There's nothing new about FBI staking out organized crime in San Francisco, but Alexandra Sokoloff adds a twist. The head of the organized crimes division, Special Agent Roarke, is on his way to meet Greer, an undercover operative. Greer has used the signal that means he has either been made or there is something of dire importance he needs to communicate to Roarke. On his way to meet Greer, Roarke is across the street from the undercover operative and he spots a slim, striking woman all in black wearing a sleeveless turtleneck sweater behind Greer. She and Roarke lock eyes just before a truck passes. In its wake, the woman is gone and Greer is roadkill.
Stunned by what seems like an accident, Roarke is even more shocked by the feeling that he recognized the woman, but he isn't sure from where. As the reports from eye witnesses come in, it becomes more apparent that the woman was involved in Greer's death, an assumption that becomes fact when they trace the woman back to her hotel and discovered the whole place has been wiped clean of trace evidence and reeks of bleach.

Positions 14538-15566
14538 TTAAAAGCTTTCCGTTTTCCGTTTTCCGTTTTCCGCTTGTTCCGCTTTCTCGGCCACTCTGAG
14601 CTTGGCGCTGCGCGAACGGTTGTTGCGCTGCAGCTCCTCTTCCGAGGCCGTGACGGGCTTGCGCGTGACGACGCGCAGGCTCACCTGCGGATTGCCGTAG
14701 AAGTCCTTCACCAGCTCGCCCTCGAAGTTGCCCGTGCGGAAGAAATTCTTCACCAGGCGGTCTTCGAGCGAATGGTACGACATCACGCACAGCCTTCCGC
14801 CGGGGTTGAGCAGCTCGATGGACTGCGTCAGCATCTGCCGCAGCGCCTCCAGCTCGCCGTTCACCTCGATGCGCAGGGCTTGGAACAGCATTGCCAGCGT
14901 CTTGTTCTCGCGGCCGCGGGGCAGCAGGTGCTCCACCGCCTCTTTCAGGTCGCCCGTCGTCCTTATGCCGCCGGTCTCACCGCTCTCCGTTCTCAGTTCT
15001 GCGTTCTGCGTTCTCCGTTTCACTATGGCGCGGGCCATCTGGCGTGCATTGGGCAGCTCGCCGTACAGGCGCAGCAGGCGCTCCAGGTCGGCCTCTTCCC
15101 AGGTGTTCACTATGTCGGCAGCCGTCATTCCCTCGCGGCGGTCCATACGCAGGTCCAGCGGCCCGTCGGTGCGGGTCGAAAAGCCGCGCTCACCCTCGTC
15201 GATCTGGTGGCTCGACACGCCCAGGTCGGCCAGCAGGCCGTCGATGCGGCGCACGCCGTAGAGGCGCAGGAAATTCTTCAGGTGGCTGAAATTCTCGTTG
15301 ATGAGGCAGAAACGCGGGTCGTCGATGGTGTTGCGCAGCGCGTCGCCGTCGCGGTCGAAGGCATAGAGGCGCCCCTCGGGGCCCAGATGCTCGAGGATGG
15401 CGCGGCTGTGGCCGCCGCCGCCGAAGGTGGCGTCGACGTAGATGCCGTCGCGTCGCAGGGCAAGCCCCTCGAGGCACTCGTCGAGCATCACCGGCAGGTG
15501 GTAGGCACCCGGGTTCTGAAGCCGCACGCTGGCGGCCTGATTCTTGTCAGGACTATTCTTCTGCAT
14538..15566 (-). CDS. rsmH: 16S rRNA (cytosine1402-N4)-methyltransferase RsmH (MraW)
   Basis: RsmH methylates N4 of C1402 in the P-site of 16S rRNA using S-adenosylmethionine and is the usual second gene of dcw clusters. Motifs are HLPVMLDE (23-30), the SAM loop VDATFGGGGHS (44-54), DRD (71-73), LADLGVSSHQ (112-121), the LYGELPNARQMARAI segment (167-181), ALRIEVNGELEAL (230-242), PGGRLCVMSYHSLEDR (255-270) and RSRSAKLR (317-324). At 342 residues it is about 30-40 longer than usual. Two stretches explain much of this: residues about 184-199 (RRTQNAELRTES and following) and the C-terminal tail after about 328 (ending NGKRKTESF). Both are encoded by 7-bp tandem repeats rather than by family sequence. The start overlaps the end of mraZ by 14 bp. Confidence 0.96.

The woman could be that rarest of individuals, a female contract killer hired by the organized crime bosses in San Francisco to terminate Greer. Was that why Greer needed to talk? That can't be since an organization that traffics in women wouldn't hire a female assassin. A search reveals two more murders within the past year and a half tied to the woman and Roarke is on the hunt. He must find the woman and stop her from killing anyone else. And Roarke is intrigued, a female serial killer is rare.
Huntress Moon is riveting. Alexandra Sokoloff dives right into the action and spins a tale that becomes more exciting and confounding with each page. The story proceeds at a fast pace and gets more complex and more exciting as Roarke peels back the layers of the mystery woman's past. Here is a murderer which is neither black nor white with considerable shadowy gray in her personality that turns this FBI thriller into something darker. Sokoloff blurs the line between right and wrong where justice is seen through a glass darkly.
There are no wasted words in this razor's edge tale of suspense and horror in Sokoloff's signature style. Huntress Moon is just the beginning of what sets a new benchmark in thrillers. Very seldom do I award 5 stars, but Sokoloff's Huntress Moon deserves no less.